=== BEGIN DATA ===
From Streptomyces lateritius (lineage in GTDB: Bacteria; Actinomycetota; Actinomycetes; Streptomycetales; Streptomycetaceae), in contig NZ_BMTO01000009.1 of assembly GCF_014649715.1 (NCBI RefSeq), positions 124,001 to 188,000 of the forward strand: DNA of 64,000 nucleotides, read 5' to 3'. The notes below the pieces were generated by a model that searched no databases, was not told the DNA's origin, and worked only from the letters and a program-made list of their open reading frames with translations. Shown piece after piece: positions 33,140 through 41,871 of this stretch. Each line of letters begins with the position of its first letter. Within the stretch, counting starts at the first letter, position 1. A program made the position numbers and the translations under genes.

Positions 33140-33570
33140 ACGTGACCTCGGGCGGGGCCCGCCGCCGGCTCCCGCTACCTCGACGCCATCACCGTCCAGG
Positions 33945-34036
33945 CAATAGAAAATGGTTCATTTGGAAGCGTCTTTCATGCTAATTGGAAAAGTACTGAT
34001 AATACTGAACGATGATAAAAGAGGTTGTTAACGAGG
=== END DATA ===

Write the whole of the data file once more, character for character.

From Streptomyces lateritius (lineage in GTDB: Bacteria; Actinomycetota; Actinomycetes; Streptomycetales; Streptomycetaceae), in contig NZ_BMTO01000009.1 of assembly GCF_014649715.1 (NCBI RefSeq), positions 124,001 to 188,000 of the forward strand: DNA of 64,000 nucleotides, read 5' to 3'. The notes below the pieces were generated by a model that searched no databases, was not told the DNA's origin, and worked only from the letters and a program-made list of their open reading frames with translations. Shown piece after piece: positions 33,140 through 41,871 of this stretch. Each line of letters begins with the position of its first letter. Within the stretch, counting starts at the first letter, position 1. A program made the position numbers and the translations under genes.

Positions 33140-33570
33140 ACGTGACCTCGGGCGGGGCCCGCCGCCGGCTCCCGCTACCTCGACGCCATCACCGTCCAGG
Positions 33945-34036
33945 CAATAGAAAATGGTTCATTTGGAAGCGTCTTTCATGCTAATTGGAAAAGTACTGAT
34001 AATACTGAACGATGATAAAAGAGGTTGTTAACGAGG